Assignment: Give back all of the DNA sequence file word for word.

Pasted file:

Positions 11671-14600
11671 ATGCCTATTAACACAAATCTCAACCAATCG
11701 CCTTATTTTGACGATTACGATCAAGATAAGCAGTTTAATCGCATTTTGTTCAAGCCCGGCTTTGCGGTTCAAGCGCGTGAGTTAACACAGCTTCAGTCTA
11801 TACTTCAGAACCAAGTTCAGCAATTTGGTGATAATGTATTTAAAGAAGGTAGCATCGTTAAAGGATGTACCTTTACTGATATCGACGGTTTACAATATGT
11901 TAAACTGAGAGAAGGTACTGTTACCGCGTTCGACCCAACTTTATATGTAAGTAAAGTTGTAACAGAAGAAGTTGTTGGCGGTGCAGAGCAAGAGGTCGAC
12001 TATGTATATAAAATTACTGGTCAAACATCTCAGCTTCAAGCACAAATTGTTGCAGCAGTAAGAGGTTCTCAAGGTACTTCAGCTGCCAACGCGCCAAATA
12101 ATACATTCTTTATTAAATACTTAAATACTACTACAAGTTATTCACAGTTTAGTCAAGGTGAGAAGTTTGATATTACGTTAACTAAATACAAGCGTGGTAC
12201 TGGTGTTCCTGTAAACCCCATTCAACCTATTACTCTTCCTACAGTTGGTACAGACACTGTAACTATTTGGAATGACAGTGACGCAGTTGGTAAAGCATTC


Positions 11671-14600
11671 ATGCCTATTAACACAAATCTCAACCAATCG
11701 CCTTATTTTGACGATTACGATCAAGATAAGCAGTTTAATCGCATTTTGTTCAAGCCCGGCTTTGCGGTTCAAGCGCGTGAGTTAACACAGCTTCAGTCTA
11801 TACTTCAGAACCAAGTTCAGCAATTTGGTGATAATGTATTTAAAGAAGGTAGCATCGTTAAAGGATGTACCTTTACTGATATCGACGGTTTACAATATGT
11901 TAAACTGAGAGAAGGTACTGTTACCGCGTTCGACCCAACTTTATATGTAAGTAAAGTTGTAACAGAAGAAGTTGTTGGCGGTGCAGAGCAAGAGGTCGAC
12001 TATGTATATAAAATTACTGGTCAAACATCTCAGCTTCAAGCACAAATTGTTGCAGCAGTAAGAGGTTCTCAAGGTACTTCAGCTGCCAACGCGCCAAATA
12101 ATACATTCTTTATTAAATACTTAAATACTACTACAAGTTATTCACAGTTTAGTCAAGGTGAGAAGTTTGATATTACGTTAACTAAATACAAGCGTGGTAC
12201 TGGTGTTCCTGTAAACCCCATTCAACCTATTACTCTTCCTACAGTTGGTACAGACACTGTAACTATTTGGAATGACAGTGACGCAGTTGGTAAAGCATTC